Red Lodge Clay Center – Short-Term Resident (AIA) 2019
Annakatrin Kraus is a fine artist, living and working in Berlin, Germany with a secondary studio in California. Sculpture, mixed media, installations and works for public spaces are her materials of expression. While receiving a Bachelor of Art at Humboldt State University in Northern California, Kraus was a teachers assistant, worked for the university art galleries and taught ceramic sculpture at the local Fire Arts community center. She was awarded the Martin Wong Ceramics Scholarship in 2009.
In 2011, she moved to her mothers native country and completed an MFA at the Institute for Fine Art in Ceramics in Hohr-Grenzhausen, Germany. During her masters studies, Kraus lead a summer workshop at the European Art Academy in Trier, and was awarded a three month residency at the Kunsthaus 19/21 Fellowship in Pforzheim, Germany. In Berlin since 2015, Kraus further develops her work and collaborates on projects for public spaces. She has participated in the Latvian Ceramics Biennale 2016 and built an art suit at the ICE HOTEL No. 28 in Sweden 2017.
Her studio works consist of installations and abstract sculptural forms. She primarily uses clay as her working material but also combines her compositions with mixed materials. She focuses on exploring her work, collaborating and teaching.
Existing within an environment of expressive freedom, I construct parameters in which my creative impulses can thrive. Establishing a set of rules in which spontaneity can then take a leading role is at the root of my work. Small parts that come together to form a whole in the manner of sculptures and installations is at the core of my construction methods. From there I feed a drive for diversity and branch out in several bodies of work. These diverging veins include analogue form making, installations with multiples and collaborating in public space.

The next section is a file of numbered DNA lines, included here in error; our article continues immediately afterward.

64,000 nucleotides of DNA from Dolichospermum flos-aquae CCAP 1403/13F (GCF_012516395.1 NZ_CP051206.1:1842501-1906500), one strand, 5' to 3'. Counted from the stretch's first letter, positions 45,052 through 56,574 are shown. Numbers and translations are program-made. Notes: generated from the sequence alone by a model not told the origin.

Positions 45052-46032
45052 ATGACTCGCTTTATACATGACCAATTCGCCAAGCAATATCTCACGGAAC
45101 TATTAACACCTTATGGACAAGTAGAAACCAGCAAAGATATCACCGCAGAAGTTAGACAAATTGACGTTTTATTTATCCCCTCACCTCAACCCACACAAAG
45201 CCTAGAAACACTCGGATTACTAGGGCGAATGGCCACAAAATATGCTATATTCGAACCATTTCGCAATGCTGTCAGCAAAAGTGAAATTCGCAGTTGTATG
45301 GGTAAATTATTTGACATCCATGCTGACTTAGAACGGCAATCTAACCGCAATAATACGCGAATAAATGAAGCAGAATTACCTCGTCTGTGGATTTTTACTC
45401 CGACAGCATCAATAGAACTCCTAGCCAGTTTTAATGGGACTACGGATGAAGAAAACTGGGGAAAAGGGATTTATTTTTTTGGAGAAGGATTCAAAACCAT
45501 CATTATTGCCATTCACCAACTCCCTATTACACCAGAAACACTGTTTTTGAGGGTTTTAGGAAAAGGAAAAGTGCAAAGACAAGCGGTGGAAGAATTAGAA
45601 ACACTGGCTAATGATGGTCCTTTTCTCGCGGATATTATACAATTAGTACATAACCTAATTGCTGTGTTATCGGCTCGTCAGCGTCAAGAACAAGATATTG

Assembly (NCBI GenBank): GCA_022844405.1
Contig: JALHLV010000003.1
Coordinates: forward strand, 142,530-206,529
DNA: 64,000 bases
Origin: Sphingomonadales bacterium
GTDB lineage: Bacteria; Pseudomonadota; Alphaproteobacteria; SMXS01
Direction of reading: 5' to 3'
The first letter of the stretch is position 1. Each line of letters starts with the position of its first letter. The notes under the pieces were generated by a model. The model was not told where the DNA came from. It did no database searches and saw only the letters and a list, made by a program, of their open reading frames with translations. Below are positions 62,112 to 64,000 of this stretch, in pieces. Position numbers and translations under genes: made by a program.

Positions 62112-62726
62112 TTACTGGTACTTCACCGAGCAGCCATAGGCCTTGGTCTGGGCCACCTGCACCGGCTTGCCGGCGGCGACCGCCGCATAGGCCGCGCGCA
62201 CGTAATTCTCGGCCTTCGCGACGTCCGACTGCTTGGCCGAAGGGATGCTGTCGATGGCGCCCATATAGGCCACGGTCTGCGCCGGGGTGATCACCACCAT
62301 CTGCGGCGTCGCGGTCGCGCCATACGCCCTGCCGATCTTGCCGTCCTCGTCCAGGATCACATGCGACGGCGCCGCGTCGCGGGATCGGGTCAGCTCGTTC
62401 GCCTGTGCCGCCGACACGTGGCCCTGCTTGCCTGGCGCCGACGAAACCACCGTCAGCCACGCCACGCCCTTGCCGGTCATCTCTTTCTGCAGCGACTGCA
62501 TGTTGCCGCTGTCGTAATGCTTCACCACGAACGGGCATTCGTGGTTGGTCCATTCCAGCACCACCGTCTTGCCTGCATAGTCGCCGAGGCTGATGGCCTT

In the studio I address an internal space, mirroring the stages of my life through expression. In my sculptures I investigate form languages, using not only the aesthetics of light and shadow but also negative space and shape association. After the development of certain guidelines, I then create space for actions of the moment to take precedence. This way of working, contrasts my work in the public realm where shared environments come with their own starting points.
The very first time I had a solo exhibition, a visitor asked me which pieces I had made. The person was of the impression that the work I was displaying had come from several different artists. I have always taken reverence in that comment because I felt that I had succeeded in showing the many layers that make up who I am. The most essential aspect of my work lies within my curiosity for material and depicting in all honesty the many folds of my person.